The morning routine for hygiene care begins with a thorough hand scrub including the fingertips.  A warm wet face cloth with a 'no more tears' baby shampoo is then applied to the eyelids since they are normally crusted with secretion. (This shampoo has a neutral pH and will not sting to the socket tissue or the fellow eye, plus it destroys bacteria.) The warm wet face cloth will soften the secretion allowing you to remove it by wiping inward toward the nose. (Do not wipe outward, because this could rotate the prosthesis out of position, or cause it to fall out of the cavity.)

Following removal, the prosthesis should be cleaned before insertion. Never clean the prosthesis with a cloth, abrasive soap, or toothpaste. The prosthesis is best cleaned with a mild soap or baby shampoo, with wet hands; gently wash the prosthesis between soappy fingers. All soap must be rinsed from the prosthesis and hands before reinsertion of the prosthesis. As the prosthesis is made of an acrylic plastic, it should never be soaked in alcohol, gasoline or bleach. Do not attempt to sterilize the prosthesis in an autoclave. In the office prosthesis can be disinfected in a cold sterilization media such as Cidex (manufactured by Surgikos Johnson & Johnson Co.)


Excessive mucous secretions can occur when wearing an ocular prosthesis. Conditions such as head colds, winds dust, allergies and dirty hands can cause considerable secretion. Regular rinsing of the prosthesis with an ophthalmic irrigation solution can cause usually dislodged any surface deposits.


Most eye physicians are of the opinion that artificial eyes can be worn continually and need only be removed for cleaning purposes. However, the eye physician should be consulted in each particular case.

For cleansing the artificial eye we recommend water and a mild soap, or any prescription that may be recommended by an individual doctor for the purpose of cleaning the eye. In the case of plastic eyes, the use of alcohol or other chemicals should not be employed in washing or cleaning the eye.


Infants and children require special attention and should have their artificial eyes checked at regular intervals. Usually a larger eye should be fitted each year to induce stretching of the lids and development of the socket. If this is not done, further growth may be restricted and future results impaired.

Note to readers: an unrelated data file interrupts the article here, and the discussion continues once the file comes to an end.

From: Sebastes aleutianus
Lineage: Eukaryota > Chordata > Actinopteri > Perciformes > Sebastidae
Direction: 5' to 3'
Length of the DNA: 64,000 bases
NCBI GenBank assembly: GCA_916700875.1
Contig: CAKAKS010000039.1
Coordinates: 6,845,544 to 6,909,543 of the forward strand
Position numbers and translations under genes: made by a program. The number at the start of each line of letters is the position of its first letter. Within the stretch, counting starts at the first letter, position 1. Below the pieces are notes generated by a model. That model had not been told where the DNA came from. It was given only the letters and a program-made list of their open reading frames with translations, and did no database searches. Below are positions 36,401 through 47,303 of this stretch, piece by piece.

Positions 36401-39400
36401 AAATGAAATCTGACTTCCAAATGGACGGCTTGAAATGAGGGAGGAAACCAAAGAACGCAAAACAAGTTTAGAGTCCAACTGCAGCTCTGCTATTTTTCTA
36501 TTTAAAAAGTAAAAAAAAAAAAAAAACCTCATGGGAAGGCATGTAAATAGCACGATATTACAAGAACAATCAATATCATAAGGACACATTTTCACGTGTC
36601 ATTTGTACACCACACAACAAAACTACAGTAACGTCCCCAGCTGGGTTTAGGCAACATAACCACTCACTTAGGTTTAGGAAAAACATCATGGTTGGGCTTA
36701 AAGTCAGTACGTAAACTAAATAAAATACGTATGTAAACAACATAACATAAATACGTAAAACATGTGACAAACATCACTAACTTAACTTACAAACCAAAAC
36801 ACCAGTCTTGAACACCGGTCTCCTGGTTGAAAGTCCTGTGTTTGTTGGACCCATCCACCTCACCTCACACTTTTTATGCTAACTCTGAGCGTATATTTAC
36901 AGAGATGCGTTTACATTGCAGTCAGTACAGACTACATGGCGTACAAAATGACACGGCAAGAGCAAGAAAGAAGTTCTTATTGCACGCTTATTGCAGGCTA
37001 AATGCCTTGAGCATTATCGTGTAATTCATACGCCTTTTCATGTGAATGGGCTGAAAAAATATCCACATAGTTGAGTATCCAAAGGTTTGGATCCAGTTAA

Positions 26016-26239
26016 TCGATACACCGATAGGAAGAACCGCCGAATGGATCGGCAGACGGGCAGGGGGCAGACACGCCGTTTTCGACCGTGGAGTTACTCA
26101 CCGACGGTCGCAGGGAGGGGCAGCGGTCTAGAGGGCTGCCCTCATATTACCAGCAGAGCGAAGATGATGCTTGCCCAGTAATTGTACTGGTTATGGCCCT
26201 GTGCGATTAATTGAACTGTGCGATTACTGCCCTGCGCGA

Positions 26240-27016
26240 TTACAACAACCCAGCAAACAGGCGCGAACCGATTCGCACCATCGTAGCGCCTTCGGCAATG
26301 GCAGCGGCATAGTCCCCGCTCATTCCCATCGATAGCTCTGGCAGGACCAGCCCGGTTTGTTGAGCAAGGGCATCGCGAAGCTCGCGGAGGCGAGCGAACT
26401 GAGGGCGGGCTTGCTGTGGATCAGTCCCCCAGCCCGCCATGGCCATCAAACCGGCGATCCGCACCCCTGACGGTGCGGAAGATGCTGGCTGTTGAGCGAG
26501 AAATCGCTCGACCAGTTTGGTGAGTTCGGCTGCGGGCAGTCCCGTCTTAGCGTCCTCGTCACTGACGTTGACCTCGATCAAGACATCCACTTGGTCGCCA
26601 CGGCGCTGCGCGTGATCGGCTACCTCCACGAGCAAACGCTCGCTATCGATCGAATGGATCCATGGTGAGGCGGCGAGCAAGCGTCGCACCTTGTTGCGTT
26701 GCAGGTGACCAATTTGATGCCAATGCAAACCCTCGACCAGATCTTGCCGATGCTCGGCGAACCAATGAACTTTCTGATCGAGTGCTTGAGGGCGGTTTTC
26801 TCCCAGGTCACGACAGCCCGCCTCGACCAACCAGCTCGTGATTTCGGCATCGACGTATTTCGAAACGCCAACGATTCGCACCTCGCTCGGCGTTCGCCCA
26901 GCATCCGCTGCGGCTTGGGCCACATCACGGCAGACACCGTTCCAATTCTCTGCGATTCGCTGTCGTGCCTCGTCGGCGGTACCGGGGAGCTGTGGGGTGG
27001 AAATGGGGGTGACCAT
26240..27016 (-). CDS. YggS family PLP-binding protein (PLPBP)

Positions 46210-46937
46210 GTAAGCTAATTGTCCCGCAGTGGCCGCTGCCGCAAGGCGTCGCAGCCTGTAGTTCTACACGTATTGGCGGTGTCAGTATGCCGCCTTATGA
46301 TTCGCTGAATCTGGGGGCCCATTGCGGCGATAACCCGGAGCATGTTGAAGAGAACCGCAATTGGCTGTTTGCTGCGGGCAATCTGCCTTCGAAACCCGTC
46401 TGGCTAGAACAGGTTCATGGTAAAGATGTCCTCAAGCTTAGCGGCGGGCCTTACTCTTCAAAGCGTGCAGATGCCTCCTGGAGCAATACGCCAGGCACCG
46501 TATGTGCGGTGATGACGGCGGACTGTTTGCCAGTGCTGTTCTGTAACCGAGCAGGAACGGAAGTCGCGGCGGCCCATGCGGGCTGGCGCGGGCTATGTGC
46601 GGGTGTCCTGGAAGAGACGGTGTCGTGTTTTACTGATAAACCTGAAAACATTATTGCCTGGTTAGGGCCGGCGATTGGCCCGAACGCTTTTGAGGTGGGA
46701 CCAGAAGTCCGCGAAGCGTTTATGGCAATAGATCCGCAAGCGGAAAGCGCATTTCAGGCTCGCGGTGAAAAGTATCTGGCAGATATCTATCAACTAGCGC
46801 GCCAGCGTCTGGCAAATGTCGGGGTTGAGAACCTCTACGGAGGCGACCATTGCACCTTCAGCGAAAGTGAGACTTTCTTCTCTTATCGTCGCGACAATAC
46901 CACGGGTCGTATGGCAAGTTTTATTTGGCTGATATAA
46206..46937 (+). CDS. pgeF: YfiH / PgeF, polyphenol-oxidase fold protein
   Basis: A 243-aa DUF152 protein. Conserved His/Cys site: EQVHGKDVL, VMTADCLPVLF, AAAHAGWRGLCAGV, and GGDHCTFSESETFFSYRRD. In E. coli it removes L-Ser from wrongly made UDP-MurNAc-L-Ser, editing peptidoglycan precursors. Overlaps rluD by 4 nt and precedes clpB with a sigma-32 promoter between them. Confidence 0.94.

There are so many details to be considered in fitting an artificial eye that too much attention should not be placed on one particular facet. Rather the artificial eye should be judged for its overall effect.

Many wearers insist on the artificial eye being as large as the natural eye. This is not wise since quite often a large eye produces a "stare", giving a very unpleasant effect. A discriminating eye wearer should guard against this possibility. It is better to have an eye a little smaller rather than larger so that the lids may properly cover the eye. Then, instead of attracting attention, the artificial eye will be unnoticed, and the maximum amount of movement will be secured.It is preferable to be fitted with an artificial eye that produces a pleasing effect rather than one which is an "exact match." By varying the size of the iris or pupil the technician can often obtain a more desirable result. While an exact duplication of the iris color is important, size, shape, position, size of the iris, color of sclera (white portion of the eye) and the veining all combine to produce an effect that is truly life-like.Correct pupil size for the individual patient is sometimes difficult to determine. The pupil dilates and contracts according to lighting conditions, and for most patients a medium size is the most desirable. However, some artificial eye wearers have very active pupils with considerable dilation or they have extremely light-colored irises, which drawn attention to the contrast between the pupil size of the artificial eye and the natural eye. For these patients we recommend a "night" eye, which is an extra eye with a larger pupil to be used for night wear.


There is no definite answer as to how long the prosthesis will last. Unlike the old style glass prosthesis, modern plastic prosthesis are durable and will not break. They can be polished when they become pitted or scratched. Plastic Prosthesis can be increased or reduced in size as required by changes in the design of the anophthalmic socket.

Changes in the socket occur from fat atrophy in the deep orbit and growth development in children. It is recommend the adult patient to be seen yearly and children every six months for a check of the condition and fit of the ocular prosthesis.


The patient is encouraged to keep all follow-up appointment prescribed by the ophthalmologist. In addition, condition such as chronic discolored secretion, pain, or socket bleeding must be immediately brought to the attention to ophthalmologist.